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Saturday, June 04, 2005
[Media Source*] (Cross Posted on Blogger News)
The U.S.-based software giant hopes to sell 200,000 Hindi copies the first year, said marketing and business operations director Ranjivjit Singh of Microsoft's Indian division. Nine other languages will be added later.
"It is aimed at first-time users looking for simple, easy and local language-capable software," Singh said.
It looks like Microsoft is planning on solidifying their reign in the software industry by offering a "slimed down" version of XP Professional towards a quasi-third world nation. Microsoft already enjoys a 90% market share domination of the sub-subcontinent, but with the growing popularity of Linux as well as the threat of piracy, Microsoft is leaving nothing to chance as it seeks to remain as the primary software company in a region that houses a billion people.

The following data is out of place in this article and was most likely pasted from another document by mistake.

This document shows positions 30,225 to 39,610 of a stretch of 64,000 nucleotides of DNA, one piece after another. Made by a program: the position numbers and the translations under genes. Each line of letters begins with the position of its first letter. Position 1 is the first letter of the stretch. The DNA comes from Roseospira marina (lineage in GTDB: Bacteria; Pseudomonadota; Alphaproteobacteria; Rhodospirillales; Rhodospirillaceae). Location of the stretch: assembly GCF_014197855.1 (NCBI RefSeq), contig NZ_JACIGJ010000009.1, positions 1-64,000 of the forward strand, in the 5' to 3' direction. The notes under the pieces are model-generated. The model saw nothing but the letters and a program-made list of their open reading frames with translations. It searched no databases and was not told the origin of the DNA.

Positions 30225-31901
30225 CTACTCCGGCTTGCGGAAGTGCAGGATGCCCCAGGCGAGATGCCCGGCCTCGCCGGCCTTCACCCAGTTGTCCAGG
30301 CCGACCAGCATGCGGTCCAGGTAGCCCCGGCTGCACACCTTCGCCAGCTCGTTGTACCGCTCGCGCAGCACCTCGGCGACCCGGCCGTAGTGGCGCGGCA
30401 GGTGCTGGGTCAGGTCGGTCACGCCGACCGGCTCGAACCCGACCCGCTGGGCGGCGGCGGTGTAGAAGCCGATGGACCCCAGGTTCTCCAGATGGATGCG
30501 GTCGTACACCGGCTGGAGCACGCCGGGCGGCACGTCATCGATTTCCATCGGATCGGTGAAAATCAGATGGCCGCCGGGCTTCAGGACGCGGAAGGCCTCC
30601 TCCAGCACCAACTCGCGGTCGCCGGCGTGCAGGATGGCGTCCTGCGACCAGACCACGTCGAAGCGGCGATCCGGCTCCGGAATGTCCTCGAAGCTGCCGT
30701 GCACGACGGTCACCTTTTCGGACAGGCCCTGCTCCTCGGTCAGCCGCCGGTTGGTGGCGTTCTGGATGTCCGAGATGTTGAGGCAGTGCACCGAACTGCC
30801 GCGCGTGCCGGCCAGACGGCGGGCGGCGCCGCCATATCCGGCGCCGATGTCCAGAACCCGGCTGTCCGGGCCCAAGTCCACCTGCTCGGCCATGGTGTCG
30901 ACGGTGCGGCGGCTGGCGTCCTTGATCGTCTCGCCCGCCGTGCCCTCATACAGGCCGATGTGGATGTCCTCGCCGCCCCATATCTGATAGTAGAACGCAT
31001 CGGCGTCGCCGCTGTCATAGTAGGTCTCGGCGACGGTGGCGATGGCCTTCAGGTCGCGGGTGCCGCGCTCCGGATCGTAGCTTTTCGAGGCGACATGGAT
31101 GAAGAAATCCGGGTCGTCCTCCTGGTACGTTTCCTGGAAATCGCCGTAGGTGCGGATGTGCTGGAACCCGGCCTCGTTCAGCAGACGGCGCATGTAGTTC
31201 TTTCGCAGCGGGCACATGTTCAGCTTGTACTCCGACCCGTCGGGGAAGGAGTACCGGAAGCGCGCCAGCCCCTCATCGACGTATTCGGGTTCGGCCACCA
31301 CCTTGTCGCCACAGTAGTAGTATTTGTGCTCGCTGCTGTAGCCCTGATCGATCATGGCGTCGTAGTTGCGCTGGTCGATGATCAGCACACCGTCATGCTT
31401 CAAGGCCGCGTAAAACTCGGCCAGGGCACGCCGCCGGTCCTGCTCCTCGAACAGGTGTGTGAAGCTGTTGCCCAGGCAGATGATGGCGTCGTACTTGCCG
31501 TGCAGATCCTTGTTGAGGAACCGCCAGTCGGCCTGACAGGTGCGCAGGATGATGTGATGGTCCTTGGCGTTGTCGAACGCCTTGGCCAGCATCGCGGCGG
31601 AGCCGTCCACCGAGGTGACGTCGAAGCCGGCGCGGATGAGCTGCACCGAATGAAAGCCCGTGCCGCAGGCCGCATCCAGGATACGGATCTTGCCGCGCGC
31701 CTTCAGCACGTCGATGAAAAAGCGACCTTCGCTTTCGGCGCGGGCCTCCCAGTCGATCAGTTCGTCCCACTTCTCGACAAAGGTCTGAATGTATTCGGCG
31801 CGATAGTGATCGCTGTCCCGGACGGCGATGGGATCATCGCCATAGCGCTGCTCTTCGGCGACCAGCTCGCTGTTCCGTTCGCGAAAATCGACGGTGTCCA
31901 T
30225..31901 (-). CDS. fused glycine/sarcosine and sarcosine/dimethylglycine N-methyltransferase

There are some "limitations" with the new OS though.
The XP Starter Edition can run only three programs simultaneously, lacks capabilities for home networking and multiple users and has lower-resolution graphics than more expensive versions.
This may pose as a problem to Microsoft if users are exposed to competing operating systems as well as familiar with the full blown version of Windows XP. None-the-less many people in India currently do not even own a computer, and by Microsoft lowering its price many homes and religious organizations (as well as businesses) will be able to adequately afford a personal computer, perhaps for the very first time.
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